An ambitious plan to build a $113 million luxury hotel, office and retail complex astride the New Carrollton Metro and Amtrak stations edged closer to reality last week when a rezoning application for a 26.5-acre tract was filed by the property owners, the Washington Metropolitan Area Transit Authority.

WMATA wants the current industrial zone of the huge triangular plot near I-95 and Maryland Route 50 changed to a mixed-use transit zone (MXT) so that potential investors will have greater building flexibility on the site, which is considered one of the hottest parcels in Prince George's County.

"The area is fast growing and very young, and the network of Metro, rail and highways makes it an exceptional and unique location in the Washington area," said M. Richard Miller, acting head of Metro's development branch.

"This hotel and retail complex would be smack on top of the Amtrak and Metro station. . . . Employes or hotel guests could get to downtown Washington or New York without even thinking about a cab. . . . It's very close to NASA and midway between the capital of Maryland and the capital of the United States routes," he said.

Local officials are equally bullish about the highly visible and accessible site and are pushing the showcase WMATA project as another magnet to lure high-technology, corporate and retail establishments to the county.

Once the zoning is approved, competitive design plans will be submitted by developers. The developer who is chosen then will lease the land from Metro.

The requested MXT zone requires only that three of four mixed uses -- residential, hotel, office or industrial and retail -- be incorporated on the site. Prince George's officials are unlikely to contest the new zoning because it offers them greater control and oversight during later conceptual stages, planning officials said.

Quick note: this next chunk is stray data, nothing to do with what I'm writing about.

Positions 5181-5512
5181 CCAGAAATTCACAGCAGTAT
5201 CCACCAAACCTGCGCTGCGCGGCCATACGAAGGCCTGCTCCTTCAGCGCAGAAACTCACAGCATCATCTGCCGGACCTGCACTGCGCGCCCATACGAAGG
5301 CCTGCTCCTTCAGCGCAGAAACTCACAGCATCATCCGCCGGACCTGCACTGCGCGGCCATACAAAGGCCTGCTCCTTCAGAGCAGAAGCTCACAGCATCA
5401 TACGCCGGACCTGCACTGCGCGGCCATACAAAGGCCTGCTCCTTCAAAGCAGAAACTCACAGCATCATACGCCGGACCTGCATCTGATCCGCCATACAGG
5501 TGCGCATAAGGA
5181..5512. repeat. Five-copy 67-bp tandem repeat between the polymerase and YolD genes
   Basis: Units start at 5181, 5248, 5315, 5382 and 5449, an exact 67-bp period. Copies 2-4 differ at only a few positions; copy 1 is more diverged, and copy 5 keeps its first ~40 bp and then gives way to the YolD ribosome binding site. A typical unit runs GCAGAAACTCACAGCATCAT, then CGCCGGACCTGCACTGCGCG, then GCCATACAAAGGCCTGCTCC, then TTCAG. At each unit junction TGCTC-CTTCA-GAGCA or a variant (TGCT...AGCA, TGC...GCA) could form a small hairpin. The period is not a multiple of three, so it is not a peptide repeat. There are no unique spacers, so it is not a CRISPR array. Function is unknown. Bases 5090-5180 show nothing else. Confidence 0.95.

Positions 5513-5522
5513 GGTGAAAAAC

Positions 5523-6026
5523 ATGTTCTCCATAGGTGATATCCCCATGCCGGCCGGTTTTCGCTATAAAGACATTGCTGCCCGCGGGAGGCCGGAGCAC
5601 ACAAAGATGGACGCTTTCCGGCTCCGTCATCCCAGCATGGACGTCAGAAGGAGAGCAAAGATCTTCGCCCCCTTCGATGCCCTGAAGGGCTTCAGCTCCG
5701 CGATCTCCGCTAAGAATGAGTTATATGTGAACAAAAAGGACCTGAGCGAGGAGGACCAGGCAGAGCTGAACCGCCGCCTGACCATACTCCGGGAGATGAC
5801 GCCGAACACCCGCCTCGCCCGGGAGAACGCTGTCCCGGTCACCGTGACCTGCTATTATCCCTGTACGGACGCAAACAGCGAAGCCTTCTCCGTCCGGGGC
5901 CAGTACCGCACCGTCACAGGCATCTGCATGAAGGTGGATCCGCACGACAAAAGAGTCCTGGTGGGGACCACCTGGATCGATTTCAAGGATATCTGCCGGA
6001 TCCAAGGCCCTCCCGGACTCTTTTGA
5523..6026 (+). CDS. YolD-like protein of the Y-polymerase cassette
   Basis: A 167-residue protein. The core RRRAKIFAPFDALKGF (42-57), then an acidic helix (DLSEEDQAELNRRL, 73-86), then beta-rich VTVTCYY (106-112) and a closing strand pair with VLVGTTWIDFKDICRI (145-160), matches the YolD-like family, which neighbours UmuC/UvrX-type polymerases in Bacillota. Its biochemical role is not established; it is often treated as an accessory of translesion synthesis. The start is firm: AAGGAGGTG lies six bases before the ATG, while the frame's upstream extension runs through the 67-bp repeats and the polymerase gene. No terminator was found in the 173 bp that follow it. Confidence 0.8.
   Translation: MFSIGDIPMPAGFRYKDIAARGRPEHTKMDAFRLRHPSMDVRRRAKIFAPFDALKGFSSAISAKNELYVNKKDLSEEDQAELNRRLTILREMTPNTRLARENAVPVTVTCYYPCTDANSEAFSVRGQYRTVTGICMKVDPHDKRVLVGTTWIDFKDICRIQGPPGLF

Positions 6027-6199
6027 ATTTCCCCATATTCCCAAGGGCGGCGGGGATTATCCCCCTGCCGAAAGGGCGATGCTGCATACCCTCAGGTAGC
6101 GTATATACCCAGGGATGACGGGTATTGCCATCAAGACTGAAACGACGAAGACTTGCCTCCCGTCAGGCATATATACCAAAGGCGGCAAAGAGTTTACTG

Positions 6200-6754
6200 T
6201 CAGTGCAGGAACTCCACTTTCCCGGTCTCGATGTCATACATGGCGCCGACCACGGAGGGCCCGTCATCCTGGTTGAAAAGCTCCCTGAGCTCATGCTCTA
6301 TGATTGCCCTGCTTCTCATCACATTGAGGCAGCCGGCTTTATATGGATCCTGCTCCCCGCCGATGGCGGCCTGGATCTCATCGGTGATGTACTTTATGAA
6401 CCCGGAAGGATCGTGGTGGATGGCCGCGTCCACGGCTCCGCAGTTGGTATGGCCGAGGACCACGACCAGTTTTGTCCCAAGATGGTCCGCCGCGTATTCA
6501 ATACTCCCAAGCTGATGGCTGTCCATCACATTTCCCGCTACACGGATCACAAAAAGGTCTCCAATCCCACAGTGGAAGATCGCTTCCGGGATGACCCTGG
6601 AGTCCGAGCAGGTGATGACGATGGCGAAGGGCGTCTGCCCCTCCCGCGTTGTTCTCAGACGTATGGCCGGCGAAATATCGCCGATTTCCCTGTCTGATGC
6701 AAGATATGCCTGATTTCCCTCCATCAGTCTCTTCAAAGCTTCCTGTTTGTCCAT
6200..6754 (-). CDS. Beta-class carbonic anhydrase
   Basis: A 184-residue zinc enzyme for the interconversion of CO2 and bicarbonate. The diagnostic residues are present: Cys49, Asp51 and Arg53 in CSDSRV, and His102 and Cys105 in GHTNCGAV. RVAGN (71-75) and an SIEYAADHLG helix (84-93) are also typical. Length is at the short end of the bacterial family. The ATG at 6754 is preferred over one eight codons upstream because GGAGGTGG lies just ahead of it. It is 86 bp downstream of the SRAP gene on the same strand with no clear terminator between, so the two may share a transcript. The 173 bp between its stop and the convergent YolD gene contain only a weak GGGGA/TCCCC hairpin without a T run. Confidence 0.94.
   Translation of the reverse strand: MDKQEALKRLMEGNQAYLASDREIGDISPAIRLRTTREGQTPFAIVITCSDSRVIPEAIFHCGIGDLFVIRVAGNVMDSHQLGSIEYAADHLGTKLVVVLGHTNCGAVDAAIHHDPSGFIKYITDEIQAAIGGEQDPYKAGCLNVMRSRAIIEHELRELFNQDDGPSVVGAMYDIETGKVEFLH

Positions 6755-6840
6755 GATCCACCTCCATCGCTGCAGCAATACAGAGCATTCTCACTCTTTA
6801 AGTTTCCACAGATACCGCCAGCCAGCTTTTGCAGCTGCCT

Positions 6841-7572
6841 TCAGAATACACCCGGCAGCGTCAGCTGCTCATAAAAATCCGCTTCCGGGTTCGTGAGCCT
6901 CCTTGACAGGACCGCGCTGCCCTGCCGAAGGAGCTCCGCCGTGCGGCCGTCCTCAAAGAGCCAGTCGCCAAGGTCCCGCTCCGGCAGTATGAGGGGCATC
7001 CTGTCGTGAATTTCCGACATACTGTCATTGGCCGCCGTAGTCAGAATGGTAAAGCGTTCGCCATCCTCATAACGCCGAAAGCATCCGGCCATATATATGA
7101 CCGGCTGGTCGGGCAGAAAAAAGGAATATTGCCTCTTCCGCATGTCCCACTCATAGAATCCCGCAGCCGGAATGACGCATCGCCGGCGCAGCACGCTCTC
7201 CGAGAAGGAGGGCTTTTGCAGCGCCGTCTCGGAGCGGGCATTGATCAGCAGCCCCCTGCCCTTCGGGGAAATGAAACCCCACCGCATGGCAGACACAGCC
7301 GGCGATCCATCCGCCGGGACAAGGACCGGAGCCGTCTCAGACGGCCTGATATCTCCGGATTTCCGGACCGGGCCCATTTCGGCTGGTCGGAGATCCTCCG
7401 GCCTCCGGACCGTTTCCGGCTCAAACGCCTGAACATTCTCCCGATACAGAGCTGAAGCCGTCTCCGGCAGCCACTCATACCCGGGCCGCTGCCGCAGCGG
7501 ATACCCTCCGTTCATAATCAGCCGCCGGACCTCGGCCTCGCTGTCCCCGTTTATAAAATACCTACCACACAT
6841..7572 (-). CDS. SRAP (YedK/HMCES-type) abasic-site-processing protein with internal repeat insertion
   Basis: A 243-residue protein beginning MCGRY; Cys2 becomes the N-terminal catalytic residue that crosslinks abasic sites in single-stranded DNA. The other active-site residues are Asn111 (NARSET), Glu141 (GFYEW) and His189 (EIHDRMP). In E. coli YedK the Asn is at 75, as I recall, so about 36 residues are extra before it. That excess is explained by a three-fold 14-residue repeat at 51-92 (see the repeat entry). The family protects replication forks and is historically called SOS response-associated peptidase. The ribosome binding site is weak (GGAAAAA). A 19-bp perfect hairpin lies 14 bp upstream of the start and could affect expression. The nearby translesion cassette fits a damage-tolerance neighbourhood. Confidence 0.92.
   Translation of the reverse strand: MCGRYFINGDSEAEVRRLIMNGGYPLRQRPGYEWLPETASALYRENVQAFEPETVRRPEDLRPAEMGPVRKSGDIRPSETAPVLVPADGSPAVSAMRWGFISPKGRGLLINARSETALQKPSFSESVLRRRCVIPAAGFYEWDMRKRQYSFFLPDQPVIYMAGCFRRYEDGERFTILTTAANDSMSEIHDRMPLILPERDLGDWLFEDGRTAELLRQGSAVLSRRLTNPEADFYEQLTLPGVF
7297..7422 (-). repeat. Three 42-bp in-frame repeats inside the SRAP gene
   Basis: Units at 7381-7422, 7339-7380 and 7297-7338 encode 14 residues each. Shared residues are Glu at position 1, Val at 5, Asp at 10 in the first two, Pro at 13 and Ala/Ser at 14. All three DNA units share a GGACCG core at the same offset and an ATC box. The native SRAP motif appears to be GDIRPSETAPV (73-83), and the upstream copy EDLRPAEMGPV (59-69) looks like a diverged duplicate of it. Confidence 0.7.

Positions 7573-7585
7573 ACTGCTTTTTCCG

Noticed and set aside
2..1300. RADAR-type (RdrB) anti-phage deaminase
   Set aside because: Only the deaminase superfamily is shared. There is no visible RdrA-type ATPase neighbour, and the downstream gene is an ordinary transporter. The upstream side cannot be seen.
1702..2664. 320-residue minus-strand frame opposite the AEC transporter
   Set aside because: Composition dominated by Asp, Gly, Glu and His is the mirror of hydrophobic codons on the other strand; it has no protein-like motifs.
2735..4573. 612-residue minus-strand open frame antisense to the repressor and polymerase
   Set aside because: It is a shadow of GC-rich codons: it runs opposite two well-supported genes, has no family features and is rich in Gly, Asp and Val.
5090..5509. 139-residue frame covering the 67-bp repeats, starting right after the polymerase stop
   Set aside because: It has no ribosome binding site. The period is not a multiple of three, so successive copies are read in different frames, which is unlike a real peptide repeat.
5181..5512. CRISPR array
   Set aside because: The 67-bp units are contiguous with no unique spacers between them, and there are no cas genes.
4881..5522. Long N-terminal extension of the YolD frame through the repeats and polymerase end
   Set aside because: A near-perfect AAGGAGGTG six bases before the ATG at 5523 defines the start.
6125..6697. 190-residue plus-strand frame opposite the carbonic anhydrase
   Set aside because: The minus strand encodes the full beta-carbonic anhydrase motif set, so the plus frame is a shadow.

Normal building standards, setbacks, ratio of green space to buildings, parking and other amenities are determined after the zoning is approved, said Dale Hutchinson, acting chief of zoning for Prince George's.

"The MXT zone is a very good tool for both sides because the county gains a lot of input into the final planning stages," said Frank Derro, chief of transportation planning for Prince George's.

The plan presently calls for a 15-story, 350-room circular hotel featuring a 200-foot atrium that will arch out from a 24-floor office building. Multilevel parking decks would accommodate 3,600 cars, more than doubling the present Metro/Amtrak lot's capacity of 1,500 vehicles.

The preliminary plan, designed by Washington's Perkins and Will, calls for 45,000 square feet in retail shops and eventually 780,000 square feet in office space.

County officials estimate that the development will generate $1.6 million annually in tax revenue and create 2,000 permanent jobs.

It also will complement booming development in the triangular area known broadly as Metro Park East. Kaiser Permanente, Singer, Amoco, Volkswagen of America and Wang Laboratories are among the corporations that have facilties there.

"Metro East is really one of the county's most successful projects," said Jim Myrtle, business development specialist with the Economic Development Corp. of Prince George's County. A cornerstone of the existing business park is the 150,000-square-foot Metro Executive Terrace building, which incorporates many employe amenities.

All of the parcels in the area -- including the 25-acre WMATA tract -- were purchased from Shell Oil Co. within the last decade as the site for Metro's terminal station on the Orange Line was fixed, Derro said.

"Rouse & Associates of Philadelphia has really done some exceptional construction out there," Myrtle said. "The only thing missing now are some restaurants."

The interlocking rail and subway systems make the location of the WMATA proposal -- and, indeed, Carrollton Station Plan Snowballs Rezoning Application Filed For Mixed-Use Development By Joan McQueeney Mitric Special to The Washington Post